West Country dialects
The West Country dialects accents are the English dialects and accents used by much of the indigenous population of South West England, the area popularly known as the West Country.
This region encompasses Bristol, Cornwall, Devon, Dorset and Somerset, while Gloucestershire, Herefordshire and Wiltshire are usually also included, although the northern and eastern boundaries of the area are hard to define and sometimes even wider areas are encompassed. The West Country accent is said to reflect the pronunciation of the Anglo-Saxons far better than other modern English Dialects.
In the nearby counties of Berkshire, Oxfordshire, Hampshire and the Isle of Wight, it was possible to encounter comparable accents and, indeed, distinct local dialects until perhaps the 1960s. There is now limited use of such dialects amongst older people in local areas. Although natives of such locations, especially in western parts, can still have West Country influences in their speech, the increased mobility and urbanisation of the population have meant that local Berkshire, Oxfordshire, Hampshire and Isle of Wight dialects (as opposed to accents) are today essentially extinct.
Academically the regional variations are considered to be dialectal forms. The Survey of English Dialects captured manners of speech across the West Country that were just as different from Standard English as anything from the far North. Close proximity has completely different languages such as Cornish, which is a Celtic language related to Welsh, and more closely to Breton.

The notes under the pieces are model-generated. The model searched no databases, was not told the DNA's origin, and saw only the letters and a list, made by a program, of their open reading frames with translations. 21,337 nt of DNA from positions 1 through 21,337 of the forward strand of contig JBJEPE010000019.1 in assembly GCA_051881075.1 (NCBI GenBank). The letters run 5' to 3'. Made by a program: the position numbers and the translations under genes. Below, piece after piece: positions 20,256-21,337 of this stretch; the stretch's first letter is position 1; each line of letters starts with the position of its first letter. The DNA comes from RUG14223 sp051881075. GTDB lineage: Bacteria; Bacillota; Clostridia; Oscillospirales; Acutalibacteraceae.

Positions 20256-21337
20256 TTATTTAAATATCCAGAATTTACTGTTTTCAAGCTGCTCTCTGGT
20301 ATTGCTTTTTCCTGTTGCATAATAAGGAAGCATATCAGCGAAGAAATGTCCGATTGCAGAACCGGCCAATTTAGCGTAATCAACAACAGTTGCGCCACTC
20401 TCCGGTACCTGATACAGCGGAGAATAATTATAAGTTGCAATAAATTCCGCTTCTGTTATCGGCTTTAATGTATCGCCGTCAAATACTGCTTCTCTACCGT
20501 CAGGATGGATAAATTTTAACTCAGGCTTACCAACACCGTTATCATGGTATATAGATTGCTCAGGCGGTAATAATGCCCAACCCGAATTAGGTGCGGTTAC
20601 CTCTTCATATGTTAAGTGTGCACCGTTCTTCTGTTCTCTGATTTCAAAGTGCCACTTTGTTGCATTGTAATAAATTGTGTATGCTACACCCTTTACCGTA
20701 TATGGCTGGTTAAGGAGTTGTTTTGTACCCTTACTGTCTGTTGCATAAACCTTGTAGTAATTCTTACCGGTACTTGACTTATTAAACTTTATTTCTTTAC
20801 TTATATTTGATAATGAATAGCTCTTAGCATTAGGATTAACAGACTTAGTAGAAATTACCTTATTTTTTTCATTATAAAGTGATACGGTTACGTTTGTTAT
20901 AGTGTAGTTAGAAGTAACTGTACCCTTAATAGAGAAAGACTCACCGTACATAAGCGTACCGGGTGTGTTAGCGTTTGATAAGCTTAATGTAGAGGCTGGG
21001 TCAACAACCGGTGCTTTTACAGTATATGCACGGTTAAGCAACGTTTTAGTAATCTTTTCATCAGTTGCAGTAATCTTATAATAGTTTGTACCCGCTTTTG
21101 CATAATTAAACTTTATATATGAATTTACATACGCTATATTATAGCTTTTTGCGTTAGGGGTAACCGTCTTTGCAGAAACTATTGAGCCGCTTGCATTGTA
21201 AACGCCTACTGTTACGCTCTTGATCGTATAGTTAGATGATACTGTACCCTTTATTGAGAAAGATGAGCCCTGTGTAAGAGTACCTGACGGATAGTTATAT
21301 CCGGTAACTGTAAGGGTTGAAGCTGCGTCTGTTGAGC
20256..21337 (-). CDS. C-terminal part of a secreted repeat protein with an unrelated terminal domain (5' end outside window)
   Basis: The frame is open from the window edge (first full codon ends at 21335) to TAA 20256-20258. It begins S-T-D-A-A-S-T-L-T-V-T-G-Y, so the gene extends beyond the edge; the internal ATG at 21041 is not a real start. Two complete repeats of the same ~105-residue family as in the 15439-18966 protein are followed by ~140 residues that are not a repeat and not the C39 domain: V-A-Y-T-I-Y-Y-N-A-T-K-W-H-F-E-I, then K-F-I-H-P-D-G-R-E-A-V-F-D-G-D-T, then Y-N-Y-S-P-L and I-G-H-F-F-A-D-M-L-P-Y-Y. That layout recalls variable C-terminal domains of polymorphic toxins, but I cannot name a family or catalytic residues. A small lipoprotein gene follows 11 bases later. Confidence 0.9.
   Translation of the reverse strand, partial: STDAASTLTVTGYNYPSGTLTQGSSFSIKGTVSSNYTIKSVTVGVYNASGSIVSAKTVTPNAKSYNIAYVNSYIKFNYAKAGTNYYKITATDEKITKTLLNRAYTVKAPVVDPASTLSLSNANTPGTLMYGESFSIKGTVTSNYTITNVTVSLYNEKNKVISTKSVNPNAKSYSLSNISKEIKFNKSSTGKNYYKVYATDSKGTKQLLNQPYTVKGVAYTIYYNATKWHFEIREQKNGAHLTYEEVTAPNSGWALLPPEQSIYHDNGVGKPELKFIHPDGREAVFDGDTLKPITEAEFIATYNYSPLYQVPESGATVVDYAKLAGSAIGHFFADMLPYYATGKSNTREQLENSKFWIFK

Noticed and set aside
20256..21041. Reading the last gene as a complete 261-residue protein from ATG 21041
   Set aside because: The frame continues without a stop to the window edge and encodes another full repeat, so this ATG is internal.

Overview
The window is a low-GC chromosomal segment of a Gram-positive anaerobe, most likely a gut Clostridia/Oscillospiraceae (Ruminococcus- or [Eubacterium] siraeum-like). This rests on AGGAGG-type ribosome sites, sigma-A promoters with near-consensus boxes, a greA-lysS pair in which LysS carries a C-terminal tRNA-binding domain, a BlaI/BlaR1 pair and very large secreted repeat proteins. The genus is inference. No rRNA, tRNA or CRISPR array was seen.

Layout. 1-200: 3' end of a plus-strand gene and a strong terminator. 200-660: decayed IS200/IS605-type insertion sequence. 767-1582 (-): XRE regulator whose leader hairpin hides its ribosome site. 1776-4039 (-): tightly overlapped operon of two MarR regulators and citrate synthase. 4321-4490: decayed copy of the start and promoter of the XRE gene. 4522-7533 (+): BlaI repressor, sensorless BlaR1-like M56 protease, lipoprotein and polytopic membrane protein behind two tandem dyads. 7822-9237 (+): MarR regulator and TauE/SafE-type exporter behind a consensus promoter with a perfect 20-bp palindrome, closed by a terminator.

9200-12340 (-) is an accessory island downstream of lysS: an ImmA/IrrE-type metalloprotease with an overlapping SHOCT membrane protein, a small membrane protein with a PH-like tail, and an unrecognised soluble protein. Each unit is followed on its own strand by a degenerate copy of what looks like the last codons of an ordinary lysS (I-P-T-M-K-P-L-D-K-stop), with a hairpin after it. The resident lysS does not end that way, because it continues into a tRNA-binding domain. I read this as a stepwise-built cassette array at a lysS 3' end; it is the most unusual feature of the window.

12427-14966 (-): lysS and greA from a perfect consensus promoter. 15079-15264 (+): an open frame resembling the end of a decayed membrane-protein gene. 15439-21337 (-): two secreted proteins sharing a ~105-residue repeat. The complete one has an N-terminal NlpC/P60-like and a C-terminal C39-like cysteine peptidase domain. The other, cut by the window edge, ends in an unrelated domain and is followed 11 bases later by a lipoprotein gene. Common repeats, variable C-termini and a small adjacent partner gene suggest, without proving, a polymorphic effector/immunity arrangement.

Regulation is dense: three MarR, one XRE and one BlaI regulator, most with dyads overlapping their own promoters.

- r’s are not dropped.
- initial s often becomes z (singer > zinger).
- initial f often becomes v (finger > vinger).
- vowels are lengthened.
This is the dialect of Ozzie Osbourne! While pronunciation is not that different from RP, some of the vocabulary is:
- are > am
- am, are (with a continuous sense) > bin
- is not > ay
- are not > bay
Brummie is the version of West Midlands spoken in Birmingham.
This dialect, spoken North and East of Liverpool, has the southern habit of dropping r’s. Other features:
- /œ/ > /u/, as in luck (/luk/).
- /ou/ > /oi/, as in hole (/hoil/)
Scouse is the very distinctive Liverpool accent, a version of the Lancashire dialect, that the Beatles made famous.
- the tongue is drawn back.
- /th/ and /dh/ > /t/ and /d/ respectively.
- final k sounds like the Arabic q.
- for is pronounced to rhyme with fur.
The Yorkshire dialect is known for its sing-song quality, a little like Swedish.
- /œ/ > /u/, as in luck (/luk/).
- the is reduced to t’.
- initial h is dropped.
- was > were.
- still use thou (pronounced /tha/) and thee.
- aught and naught (pronounced /aut/ or /out/ and /naut/ or /nout/) are used for anything and nothing.
The Northern dialect closely resembles the southern-most Scottish dialects. It retains many old Scandinavian words, such as bairn for child, and not only keeps its r’s, but often rolls them. The most outstanding version is Georgie, the dialect of the Newcastle area.
- -er > /æ/, so father > /fædhæ/.
- /ou/ > /o:’/, so that boat sounds like each letter is pronounced.
- talk > /ta:k/
- work > /work/
- book > /bu:k/
- my > me
- me > us
- our > wor
- you plural > youse
Welsh English is characterized by a sing-song quality and lightly rolled r’s. It has been strongly influenced by the Welsh language, although it is increasingly influenced today by standard English, due to the large number of English people vacationing and retiring there.